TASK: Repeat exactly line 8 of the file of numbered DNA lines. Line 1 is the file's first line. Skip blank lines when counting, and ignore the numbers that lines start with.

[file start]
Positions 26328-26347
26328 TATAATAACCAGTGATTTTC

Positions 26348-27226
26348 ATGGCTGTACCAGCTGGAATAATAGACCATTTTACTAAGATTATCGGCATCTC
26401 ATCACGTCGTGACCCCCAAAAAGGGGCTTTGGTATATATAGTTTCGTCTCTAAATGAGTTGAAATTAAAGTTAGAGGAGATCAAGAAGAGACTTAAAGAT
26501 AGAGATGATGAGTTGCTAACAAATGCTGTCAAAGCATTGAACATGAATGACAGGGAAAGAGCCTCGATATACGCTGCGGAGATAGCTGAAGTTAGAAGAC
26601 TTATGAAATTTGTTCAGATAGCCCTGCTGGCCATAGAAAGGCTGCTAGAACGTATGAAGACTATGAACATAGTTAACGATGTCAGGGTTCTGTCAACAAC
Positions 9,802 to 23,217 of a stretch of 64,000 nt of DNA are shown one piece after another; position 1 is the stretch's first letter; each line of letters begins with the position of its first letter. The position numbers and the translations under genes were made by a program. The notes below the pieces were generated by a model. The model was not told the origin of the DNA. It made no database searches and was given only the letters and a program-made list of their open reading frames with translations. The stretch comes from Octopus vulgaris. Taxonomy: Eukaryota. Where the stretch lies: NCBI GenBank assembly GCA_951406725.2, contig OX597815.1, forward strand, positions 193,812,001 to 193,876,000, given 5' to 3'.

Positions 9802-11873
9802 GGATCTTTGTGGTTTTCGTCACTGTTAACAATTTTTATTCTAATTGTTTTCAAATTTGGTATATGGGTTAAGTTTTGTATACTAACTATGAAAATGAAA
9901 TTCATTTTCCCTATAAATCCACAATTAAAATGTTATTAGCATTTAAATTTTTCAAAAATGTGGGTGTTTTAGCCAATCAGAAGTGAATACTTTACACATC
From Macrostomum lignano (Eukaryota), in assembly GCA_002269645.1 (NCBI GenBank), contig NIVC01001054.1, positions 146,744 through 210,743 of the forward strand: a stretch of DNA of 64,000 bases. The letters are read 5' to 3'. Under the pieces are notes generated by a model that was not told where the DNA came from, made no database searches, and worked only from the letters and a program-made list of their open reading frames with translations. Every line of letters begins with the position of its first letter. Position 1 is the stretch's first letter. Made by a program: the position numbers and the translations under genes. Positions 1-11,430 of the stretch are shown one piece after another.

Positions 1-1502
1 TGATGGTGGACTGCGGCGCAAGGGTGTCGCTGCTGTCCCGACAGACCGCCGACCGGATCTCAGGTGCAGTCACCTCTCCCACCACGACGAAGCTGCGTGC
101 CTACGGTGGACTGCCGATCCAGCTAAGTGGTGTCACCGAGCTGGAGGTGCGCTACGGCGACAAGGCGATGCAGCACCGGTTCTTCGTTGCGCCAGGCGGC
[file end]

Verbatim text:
Positions 9,802 to 23,217 of a stretch of 64,000 nt of DNA are shown one piece after another; position 1 is the stretch's first letter; each line of letters begins with the position of its first letter. The position numbers and the translations under genes were made by a program. The notes below the pieces were generated by a model. The model was not told the origin of the DNA. It made no database searches and was given only the letters and a program-made list of their open reading frames with translations. The stretch comes from Octopus vulgaris. Taxonomy: Eukaryota. Where the stretch lies: NCBI GenBank assembly GCA_951406725.2, contig OX597815.1, forward strand, positions 193,812,001 to 193,876,000, given 5' to 3'.